BARAKA: Yeah. So when Sterling then -- apparently how he perceived that we didn't think that was cool, you understand, he'd say, "You all think you know something about music," you know. "Yeah, we know Charlie Parker -- " he said, "You come to my house." And then he started classes in the dormitory, and we would sit in the dormitory, at the brand new Clark Hall. And he would talk about the music. See? That was completely out. Of course, that wasn't sanctioned by the university. Quite the contrary.
BOND: But at the same time, the music he's talking about I can remember being distant from, that is, I embraced Charlie Parker, but Louis Armstrong, it took me a while to --
BARAKA: To understand that.
BOND: -- embrace Louis Armstrong --
BARAKA: I understand that.
BOND: -- and Bessie Smith. My parents had Bessie Smith records. And they didn't appeal to me initially.
BARAKA: Yeah. Right.
BOND: Now what was your reaction?
BARAKA: Because what Sterling was saying was deeper than that. He was telling us about the blues, he was telling us about Bessie Smith and Ma Rainey, you know. But what Sterling was trying to make us understand is the historical continuum that that provided, you understand? And to say that "What you don't know is where this came from." See? "You like Byrd and them." But it took me a while to know who Duke Ellington was, and to really know who Louis Armstrong was, you know. I mean, I was an adult before I could dig Louis, you know. And before I really, before I really manifested who that was -- the greatest trumpet player, ever, anywhere, you know -- I was like in my forties or something like that. You know.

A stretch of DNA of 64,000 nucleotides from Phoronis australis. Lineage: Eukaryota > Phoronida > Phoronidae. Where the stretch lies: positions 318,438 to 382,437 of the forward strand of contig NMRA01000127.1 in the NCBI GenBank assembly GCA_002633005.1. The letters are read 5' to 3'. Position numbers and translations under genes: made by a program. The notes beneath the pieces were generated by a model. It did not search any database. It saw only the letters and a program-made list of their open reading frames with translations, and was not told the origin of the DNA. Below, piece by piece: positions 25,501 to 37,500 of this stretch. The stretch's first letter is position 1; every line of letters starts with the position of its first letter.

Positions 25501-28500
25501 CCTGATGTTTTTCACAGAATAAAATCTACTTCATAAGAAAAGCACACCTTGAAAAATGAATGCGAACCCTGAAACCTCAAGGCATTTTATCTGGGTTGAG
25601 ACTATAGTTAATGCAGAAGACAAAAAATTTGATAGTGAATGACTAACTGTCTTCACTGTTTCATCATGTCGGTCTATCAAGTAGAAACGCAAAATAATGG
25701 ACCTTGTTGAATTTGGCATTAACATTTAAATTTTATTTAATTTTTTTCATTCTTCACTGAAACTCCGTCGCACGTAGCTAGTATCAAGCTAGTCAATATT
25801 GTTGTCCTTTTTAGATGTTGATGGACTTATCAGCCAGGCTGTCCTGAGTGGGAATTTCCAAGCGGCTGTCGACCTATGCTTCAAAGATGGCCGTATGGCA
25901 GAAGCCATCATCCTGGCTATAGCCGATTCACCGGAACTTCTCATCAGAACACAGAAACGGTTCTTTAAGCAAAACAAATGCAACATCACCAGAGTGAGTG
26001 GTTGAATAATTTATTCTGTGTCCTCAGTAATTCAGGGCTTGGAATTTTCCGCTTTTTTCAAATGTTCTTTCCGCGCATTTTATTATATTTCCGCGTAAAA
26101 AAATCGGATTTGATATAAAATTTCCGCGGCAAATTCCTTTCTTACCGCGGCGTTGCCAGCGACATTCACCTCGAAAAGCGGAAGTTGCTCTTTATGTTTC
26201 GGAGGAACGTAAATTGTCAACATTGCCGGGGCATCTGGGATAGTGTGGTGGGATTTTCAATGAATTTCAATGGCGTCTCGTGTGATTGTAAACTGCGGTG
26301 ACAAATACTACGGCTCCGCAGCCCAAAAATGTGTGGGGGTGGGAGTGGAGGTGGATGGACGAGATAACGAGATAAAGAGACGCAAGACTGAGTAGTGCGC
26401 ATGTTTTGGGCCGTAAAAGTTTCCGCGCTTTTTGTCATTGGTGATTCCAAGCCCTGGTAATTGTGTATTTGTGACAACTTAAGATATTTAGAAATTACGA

BOND: Yes. I was turned off by what I took to be the clownish --
BARAKA: Yeah, the clownish --
BOND: -- aspects of his --
BOND: -- persona.
BARAKA: Oh, yeah. Absolutely.
BOND: And I couldn't. I couldn't do it.
BARAKA: Of course. No, because you would -- all of that, all of those teeth and what not, you see. But then later on, it -- and then remember when Louis came out with the thing during the Arkansas --
BOND: Little Rock crisis. Yeah.
BARAKA: Yeah, the Little Rock crisis, you see. And that -- and I tell you, I saw -- I'll tell you what really blew my mind about Louis Armstrong. He was on -- this was much later -- he was on a television interview with his manager, Joe Glaser. And so the commentator asked him, "Well, Mr. Armstrong, can you tell us in your sixty years of being in the music business what have you learned? How do you -- you know, what would you tell young people." He said, "Well, I'll tell ya' one thing I learned is if you're black and you're in the music business, you gotta find yourself some white man and make yourself that white man's nigger. Ain't that right, Joe?"
BOND: Really? Oh, my Lord. What a remarkable thing.
BARAKA: No, I saw that actually. It made you want to look away from the television.
BOND: Yes. Yes.
BARAKA: I said because he's obviously been waiting fifty years --
BOND: To say to them -- what did Glaser say?
BARAKA: Joe Glaser didn't say nothing. He was -- he looked like somebody had peed on his shoe, actually. He didn't say anything. He looked just like "Cut to the commercial." You know?